The awful drumbeat grows. Obama’s White House prepares to go to war armed with its new Orwellian “sovereignty strikes” to “destroy (ISIS) “wherever it exists”; an astonishlngly forgetful media indulges in relentless fearmongering; Ted Cruz and his dangerously inept ilk offer $10 million toward the “killing of these savage Jihadists who will only keep trying to destroy Americans until we stop them”; and, most surreally, desperate House Republicans awash in vengeful hyperbole turn for advice to the warmongerer most “disastrously, spectacularly and consistently wrong about Iraq” and the person most directly responsible for settting in motion the forces that created ISIS in the first place: Dick Cheney, who reportedly decried Obama’s “weakness” but offered no specific solutions other than urging more carnage in the name of a generalized bloodlust.
Amidst the hysteria, more thoughtful voices are pondering a key event that sparked this “primal scream” of outrage – the gruesome murder of James Foley, and other atrocities that, in the age of the Internet, are meant to be seen and propagated by a media “hungry for eyeballs.” Some speculate that Foley’s beheading prompted such revulsion because we so rarely see American victims of war; thanks to censorship by a government reluctant to publicize the dreadful consequences of its empire-building, such images constitute “the last taboo in our era of endlessly transgressive media.”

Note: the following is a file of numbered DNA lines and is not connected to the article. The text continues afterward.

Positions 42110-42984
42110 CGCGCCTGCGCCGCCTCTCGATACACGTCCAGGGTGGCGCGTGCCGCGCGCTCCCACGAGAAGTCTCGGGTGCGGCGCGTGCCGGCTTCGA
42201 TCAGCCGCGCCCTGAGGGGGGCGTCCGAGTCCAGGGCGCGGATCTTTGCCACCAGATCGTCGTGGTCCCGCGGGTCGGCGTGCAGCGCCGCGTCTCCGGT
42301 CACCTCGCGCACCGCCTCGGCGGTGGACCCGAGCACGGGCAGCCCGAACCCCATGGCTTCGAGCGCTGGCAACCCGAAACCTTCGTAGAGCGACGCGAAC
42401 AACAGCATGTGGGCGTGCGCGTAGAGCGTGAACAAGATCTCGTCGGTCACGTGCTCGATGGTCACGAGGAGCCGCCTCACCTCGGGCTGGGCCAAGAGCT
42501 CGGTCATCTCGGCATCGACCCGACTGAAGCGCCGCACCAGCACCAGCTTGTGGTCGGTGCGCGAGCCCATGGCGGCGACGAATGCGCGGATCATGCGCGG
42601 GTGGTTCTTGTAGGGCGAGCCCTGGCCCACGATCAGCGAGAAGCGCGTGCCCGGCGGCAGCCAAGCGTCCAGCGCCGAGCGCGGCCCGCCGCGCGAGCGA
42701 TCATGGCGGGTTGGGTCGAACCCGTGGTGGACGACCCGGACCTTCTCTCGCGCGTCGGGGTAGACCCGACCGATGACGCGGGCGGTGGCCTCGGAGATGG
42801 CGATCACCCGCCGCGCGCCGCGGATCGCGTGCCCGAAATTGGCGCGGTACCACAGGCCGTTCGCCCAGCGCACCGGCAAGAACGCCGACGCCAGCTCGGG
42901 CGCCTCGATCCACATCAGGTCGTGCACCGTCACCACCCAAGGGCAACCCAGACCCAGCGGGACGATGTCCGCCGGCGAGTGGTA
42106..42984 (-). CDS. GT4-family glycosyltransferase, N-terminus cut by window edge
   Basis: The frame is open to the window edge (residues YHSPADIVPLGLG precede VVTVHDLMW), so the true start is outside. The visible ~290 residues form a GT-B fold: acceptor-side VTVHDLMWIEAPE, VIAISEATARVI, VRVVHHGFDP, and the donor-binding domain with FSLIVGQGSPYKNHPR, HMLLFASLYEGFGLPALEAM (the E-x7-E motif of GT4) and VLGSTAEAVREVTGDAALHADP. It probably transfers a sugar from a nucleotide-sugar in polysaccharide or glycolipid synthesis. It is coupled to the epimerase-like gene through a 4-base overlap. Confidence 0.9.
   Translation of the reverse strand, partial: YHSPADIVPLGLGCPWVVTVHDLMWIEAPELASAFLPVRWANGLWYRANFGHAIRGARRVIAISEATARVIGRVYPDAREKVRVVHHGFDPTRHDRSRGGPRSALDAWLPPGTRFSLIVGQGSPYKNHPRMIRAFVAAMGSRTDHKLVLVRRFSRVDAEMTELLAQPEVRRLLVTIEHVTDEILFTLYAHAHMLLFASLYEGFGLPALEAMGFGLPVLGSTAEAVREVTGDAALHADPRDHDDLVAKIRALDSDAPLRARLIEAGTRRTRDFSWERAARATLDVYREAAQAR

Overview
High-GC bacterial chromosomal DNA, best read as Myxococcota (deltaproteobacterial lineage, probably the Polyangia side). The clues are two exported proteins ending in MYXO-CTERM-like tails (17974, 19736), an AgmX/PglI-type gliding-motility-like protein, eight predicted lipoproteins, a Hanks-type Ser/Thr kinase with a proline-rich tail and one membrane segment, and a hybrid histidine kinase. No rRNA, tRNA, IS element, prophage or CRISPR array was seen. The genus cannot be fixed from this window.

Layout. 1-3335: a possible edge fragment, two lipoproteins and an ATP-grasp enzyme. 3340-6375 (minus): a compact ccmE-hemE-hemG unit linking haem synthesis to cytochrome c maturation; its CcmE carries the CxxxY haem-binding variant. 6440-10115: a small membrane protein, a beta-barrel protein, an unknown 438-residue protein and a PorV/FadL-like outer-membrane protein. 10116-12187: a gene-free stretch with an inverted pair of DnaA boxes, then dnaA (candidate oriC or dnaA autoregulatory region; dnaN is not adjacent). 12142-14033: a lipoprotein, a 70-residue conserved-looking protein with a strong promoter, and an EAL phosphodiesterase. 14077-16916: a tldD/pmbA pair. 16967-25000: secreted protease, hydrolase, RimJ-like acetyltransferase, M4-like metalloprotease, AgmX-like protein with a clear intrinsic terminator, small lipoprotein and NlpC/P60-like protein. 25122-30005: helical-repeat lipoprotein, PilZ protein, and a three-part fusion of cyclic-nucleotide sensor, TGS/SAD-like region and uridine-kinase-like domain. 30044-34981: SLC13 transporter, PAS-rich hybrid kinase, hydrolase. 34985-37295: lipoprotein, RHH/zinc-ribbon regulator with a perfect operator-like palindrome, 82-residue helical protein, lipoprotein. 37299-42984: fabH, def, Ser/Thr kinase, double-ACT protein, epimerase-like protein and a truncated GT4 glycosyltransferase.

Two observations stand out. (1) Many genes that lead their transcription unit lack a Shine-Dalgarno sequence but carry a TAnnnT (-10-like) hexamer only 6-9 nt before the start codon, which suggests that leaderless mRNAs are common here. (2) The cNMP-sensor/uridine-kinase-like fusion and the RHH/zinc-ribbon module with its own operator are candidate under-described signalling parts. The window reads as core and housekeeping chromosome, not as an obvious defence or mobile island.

Others compare the images of Foley’s death to the iconic 9/11 image of “The Falling Man” by A.P. photographer Richard Drew, an image deemed so raw and stark it was long banished from public view. In a powerful exploration of “the morally charged act of looking,” Tom Junod argues that suppressing such images of atrocity or horror – whether on 9/11 or in the face of Foley’s death – serves only to deny history, and the journalist’s and photographer’s task of bearing witness to it. Richard Drew, he adds, “believes that we should not turn away.”
Esquire has re-issued Junod’s piece as a fundraiser for a four-year James Foley Scholarship Fund at Marquette University’s Diederich College of Communication. To get a sense of the worthiness of the cause, the heartbreaking “In the Absence of Sparrows” by a poet friend of Foley’s, who remembers a young Foley disastrously doing drunken donuts on a frozen lake that eventually swallowed the car (not his), and later marching in New York City against “an odious machine.”